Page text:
France’s anti-terrorism prosecutor’s office will investigate a knife attack in the southeastern French town of Romans-sur-Isère on Saturday in which a man killed two people and wounded five.
In what was described as a potential terrorist attack, a knife-wielding man killed two people and wounded five others on Saturday morning in a town in southern France with only a few shops open under a national lockdown to stem the coronavirus pandemic.
The attack took place while people were out shopping. Like the rest of France, the town is currently under a coronavirus lockdown, although residents are allowed out to buy essentials.
“Preliminary investigations have revealed a determined murderous course aimed at seriously disturbing public order by intimidation or terror,” the prosecutor’s office said in the statement.
It said that a search of the home of the 33-year-old suspect of Sudanese origin, revealed documents with a religious connotation in which the author complained in particular of living in a country of “unbelievers”.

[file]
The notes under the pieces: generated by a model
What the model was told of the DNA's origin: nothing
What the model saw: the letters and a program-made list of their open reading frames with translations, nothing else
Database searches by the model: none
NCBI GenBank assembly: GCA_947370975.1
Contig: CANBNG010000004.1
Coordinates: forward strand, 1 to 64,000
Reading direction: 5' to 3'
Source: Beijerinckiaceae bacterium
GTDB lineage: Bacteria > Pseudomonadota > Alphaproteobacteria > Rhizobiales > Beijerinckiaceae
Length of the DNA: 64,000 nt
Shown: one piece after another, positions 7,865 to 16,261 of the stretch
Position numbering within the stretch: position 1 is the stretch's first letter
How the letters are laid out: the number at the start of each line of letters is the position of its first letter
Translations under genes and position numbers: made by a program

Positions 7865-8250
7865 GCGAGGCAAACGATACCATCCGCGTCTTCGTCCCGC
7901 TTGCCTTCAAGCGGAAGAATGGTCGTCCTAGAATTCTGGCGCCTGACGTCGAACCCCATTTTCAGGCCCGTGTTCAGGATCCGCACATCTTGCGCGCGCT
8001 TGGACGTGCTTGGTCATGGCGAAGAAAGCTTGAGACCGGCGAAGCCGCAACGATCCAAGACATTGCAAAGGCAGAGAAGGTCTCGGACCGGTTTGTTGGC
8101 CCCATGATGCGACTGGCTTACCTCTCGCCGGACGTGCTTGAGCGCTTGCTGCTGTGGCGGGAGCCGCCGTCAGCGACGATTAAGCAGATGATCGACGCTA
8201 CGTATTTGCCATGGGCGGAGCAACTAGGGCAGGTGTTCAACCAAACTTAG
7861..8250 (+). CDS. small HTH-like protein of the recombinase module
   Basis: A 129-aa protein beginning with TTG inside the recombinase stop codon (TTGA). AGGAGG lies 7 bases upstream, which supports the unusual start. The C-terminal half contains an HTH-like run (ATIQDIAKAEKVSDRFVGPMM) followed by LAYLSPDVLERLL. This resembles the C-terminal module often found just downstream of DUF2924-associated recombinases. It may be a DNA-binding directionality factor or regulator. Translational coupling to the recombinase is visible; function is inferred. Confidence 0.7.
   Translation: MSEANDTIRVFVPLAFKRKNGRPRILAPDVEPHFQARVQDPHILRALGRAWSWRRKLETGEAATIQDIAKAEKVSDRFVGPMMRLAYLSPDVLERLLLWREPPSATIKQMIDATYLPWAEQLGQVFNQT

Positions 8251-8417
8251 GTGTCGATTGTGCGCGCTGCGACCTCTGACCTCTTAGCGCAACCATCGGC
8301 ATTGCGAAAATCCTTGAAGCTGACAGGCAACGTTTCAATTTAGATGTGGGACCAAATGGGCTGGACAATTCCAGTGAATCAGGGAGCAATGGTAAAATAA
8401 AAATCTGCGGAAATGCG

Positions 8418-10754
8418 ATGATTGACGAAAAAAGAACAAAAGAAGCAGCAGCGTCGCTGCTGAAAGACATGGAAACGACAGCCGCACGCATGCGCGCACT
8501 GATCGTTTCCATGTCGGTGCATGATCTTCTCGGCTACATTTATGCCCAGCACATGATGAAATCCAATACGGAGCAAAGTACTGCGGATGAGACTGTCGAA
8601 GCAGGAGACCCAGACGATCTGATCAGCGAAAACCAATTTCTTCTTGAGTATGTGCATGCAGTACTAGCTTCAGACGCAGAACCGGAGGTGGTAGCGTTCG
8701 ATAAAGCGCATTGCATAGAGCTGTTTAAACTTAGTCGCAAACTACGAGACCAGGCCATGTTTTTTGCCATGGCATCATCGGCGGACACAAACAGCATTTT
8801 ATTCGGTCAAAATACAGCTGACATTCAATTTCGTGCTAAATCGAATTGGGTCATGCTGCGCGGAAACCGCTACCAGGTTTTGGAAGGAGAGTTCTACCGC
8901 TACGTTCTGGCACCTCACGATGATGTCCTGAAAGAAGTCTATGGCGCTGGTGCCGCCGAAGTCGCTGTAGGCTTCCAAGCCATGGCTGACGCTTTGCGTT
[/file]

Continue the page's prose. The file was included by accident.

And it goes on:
The suspect was arrested while kneeling on a sidewalk and praying in the Arabic language, the prosecutor’s office said in the statement, adding that one of his acquaintances was also arrested.
“Under these circumstances, the National Counter-Terrorism Prosecutor’s Office decided to open an investigation,” it said.
The attacks took place in the morning outside a bakery where customers were queuing, and at shops in the town centre, according to Mayor Marie-Hélène Thoraval.
Witnesses told the man struck at random and in several places while moving around the town centre.
Meanwhile France is currently in lockdown because of the coronavirus pandemic. People are only allowed out to buy basic necessities or for exercise.
The country has been on high alert since 2015, when Paris was hit by a series of attacks attributed to the Islamic State group.